Alireza Atri, MD, PhD: Mary, I’m going to ask you the last couple of questions. What do you think are the major unmet needs in primary care for detecting in a timely way and managing Alzheimer disease? And how can health care providers in the front lines work best with specialists to really manage this care to patients and families who are very deserving?
Mary A. Norman, MD: I think the first thing is education. Education on the part of the community—so family members and patients are aware that there are things we can do if we diagnose—and for the medical profession. There are still a lot of myths, and there is misinformation that cognitive loss is a normal part of aging and that there’s nothing we can do about it. What we’ve talked about in this program is that there’s a tremendous amount that we can do. Perhaps we don’t have the cure, but there are many things we can do to provide improved cognitive performance, improved care for the caregiver, extension of quality of life, length of life, joy. And so I think there’s a lot of education. I would say that’s No. 1.
And for the providers, we need to educate ourselves on cognitive health—what’s normal, what’s not—and when to refer. Each of us will have our own area of expertise. As soon as we feel uncomfortable— “I’m not certain. I don’t have diagnostic certainty that this is Alzheimer disease. This has some atypical findings, and I’m not exactly sure what it is”—having that team of providers, and neuropsychologists, neurologists, neurology subspecialists, dementia specialists that we can turn to in each of our areas is important.
Alireza Atri, MD, PhD: Great. This has been incredibly informative. Before we completely end the discussion, I’d like to get some final thoughts from each of our panelists—maybe a clinical pearl about what you would do or think about. I’ll start with Marc.
Marc E. Agronin, MD: We’ve seen a complexity of this disease, but everything starts with the patient. We need to put in the time to build a relationship with them to focus on their strengths, because we’re forming a partnership with them [that] extends over years. The more we give that time and respect, the better the patient and caregiver will do.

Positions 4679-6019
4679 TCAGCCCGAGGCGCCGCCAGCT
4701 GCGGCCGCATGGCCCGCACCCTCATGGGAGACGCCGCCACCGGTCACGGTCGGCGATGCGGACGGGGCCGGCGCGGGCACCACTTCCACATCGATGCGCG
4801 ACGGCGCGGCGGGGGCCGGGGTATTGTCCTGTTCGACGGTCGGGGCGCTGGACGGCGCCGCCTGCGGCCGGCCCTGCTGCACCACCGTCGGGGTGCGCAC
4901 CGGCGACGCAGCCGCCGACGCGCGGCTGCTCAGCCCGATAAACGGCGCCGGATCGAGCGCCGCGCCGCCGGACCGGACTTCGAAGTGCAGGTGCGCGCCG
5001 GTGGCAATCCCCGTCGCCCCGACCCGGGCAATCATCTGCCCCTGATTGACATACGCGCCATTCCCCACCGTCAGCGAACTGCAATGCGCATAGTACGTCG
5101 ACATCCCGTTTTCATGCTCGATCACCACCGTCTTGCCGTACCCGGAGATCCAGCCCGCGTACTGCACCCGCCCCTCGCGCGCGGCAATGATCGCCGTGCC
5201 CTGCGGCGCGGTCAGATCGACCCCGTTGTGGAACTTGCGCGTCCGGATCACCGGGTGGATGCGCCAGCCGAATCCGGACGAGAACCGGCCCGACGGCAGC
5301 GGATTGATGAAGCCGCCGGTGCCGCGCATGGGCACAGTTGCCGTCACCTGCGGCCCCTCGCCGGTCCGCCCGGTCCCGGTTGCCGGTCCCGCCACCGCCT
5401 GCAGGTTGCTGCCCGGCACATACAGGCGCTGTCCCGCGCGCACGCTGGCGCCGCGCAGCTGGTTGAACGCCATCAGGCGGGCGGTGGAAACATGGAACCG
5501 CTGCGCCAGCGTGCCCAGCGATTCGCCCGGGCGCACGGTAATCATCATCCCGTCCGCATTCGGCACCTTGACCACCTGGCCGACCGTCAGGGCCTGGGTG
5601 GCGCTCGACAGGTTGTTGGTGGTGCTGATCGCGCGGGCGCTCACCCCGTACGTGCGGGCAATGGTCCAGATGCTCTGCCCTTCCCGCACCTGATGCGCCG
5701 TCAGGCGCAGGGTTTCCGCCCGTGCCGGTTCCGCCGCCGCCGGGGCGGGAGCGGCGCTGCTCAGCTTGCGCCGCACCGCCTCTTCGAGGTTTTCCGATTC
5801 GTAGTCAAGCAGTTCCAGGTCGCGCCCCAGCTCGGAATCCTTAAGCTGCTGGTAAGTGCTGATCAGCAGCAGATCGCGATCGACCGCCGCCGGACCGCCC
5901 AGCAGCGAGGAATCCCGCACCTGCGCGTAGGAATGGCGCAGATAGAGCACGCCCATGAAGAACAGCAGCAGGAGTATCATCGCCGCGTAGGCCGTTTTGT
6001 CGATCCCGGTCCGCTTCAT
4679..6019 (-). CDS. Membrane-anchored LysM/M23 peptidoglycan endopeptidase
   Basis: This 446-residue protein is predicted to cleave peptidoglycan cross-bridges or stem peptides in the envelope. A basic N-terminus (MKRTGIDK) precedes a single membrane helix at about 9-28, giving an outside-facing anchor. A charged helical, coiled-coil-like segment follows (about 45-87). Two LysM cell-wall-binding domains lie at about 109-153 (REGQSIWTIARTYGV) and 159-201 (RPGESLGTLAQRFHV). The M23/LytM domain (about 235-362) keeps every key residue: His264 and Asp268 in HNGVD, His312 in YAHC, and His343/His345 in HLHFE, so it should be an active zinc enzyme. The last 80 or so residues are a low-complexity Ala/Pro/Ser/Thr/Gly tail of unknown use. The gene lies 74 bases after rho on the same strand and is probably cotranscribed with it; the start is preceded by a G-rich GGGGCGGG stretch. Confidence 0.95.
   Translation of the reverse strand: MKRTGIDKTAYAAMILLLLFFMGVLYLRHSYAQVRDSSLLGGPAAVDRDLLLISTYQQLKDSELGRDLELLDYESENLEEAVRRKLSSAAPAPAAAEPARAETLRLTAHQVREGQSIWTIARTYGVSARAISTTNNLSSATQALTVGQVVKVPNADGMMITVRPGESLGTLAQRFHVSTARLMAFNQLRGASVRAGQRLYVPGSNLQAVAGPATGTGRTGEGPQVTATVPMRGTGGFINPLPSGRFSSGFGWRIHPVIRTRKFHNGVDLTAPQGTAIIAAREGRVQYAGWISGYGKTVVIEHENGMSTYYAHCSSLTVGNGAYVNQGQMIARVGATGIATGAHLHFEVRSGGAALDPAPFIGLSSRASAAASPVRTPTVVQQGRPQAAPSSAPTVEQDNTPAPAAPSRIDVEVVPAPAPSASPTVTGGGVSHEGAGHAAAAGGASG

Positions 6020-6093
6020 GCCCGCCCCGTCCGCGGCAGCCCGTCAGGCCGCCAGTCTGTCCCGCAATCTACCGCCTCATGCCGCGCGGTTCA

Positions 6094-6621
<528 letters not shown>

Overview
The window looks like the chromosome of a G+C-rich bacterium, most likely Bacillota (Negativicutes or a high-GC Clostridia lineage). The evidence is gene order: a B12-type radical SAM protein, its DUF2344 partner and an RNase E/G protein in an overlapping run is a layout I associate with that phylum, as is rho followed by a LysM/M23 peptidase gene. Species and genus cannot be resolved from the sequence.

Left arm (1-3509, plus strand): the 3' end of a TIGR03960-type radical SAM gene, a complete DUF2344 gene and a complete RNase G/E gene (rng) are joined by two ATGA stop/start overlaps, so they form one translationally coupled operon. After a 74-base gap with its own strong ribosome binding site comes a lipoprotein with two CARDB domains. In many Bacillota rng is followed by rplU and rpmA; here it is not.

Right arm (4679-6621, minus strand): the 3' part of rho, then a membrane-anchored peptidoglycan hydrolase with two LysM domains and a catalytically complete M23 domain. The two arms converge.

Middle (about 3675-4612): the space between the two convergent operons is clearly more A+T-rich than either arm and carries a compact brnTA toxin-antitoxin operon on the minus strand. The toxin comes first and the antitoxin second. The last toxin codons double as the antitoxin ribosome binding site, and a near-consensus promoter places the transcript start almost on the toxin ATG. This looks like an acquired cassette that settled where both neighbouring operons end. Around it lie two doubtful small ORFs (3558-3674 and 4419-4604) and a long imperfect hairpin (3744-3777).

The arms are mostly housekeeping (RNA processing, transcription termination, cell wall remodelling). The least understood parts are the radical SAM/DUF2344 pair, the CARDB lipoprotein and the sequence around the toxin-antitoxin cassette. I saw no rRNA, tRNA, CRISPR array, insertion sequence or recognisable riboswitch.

Alireza Atri, MD, PhD: And you, Mary? A clinical pearl for us?
Marc E. Agronin, MD: I would reinforce the concept of a team. I think when we think of dementia, it seems overwhelming at times. But it’s important to establish your strong team, where each of us plays a part, and we’re all doing that patient-centered care.
Alireza Atri, MD, PhD: Thank you. Brad?
Bradford C. Dickerson, MD: One of my colleagues likes to say that there’s, unfortunately, not a cure for Alzheimer disease, frontotemporal dementia, or related diseases right now, but there is a cure for the isolation and loneliness that accompanies all of them for each patient and their family members. I think the importance of the partnership with the medical provider and the team is important. We always have to say, “We’re going to be with you for this journey,” as Mary well articulates. “We want to be proactive about how we approach this journey, and help you think about issues that may occur.” We hope they won’t, but we should plan ahead and not just react to them when they inevitably do occur for some people. And then I think the empowerment of participation in research, even if it doesn’t help the person who participates, is often very meaningful for patients and families. Connecting people with the trials and the research studies that fit with their interests and goals is fundamentally important. There are more and more of those. As Marc says, they’re accessible to people.
And finally, helping people engage with the community that they’re a part of. In this case, the Alzheimer’s Association, but there are grassroots associations for all these diseases. And connect and also advocate. We’ve seen tremendous increases in the federal funding for Alzheimer disease and related disorders over the last 5 years, and that’s the direct result of the advocacy of our patients and their families, and the communities that we’re talking about here. We always try to touch on those points: why it’s important to make a diagnosis, and some of the things that can be done to help empower the members of our community who are suffering with these diseases.
Alireza Atri, MD, PhD: Lynn?
Lynn Shaughnessy, PsyD, ABPP/CN: I think really engendering hope is so important in both the patient and the caregiver, and giving them the tools they need to really manage this disease process over time, together. And kind of being that partner for them is really important.
Alireza Atri, MD, PhD: That’s right. The message of hope and partnership and community is really important. So thank you, all, for your contributions to the discussion. On behalf of our panel, we thank you for joining us. We hope you found this Peer Exchange discussion to be useful and informative. Be well.
Transcript edited for clarity.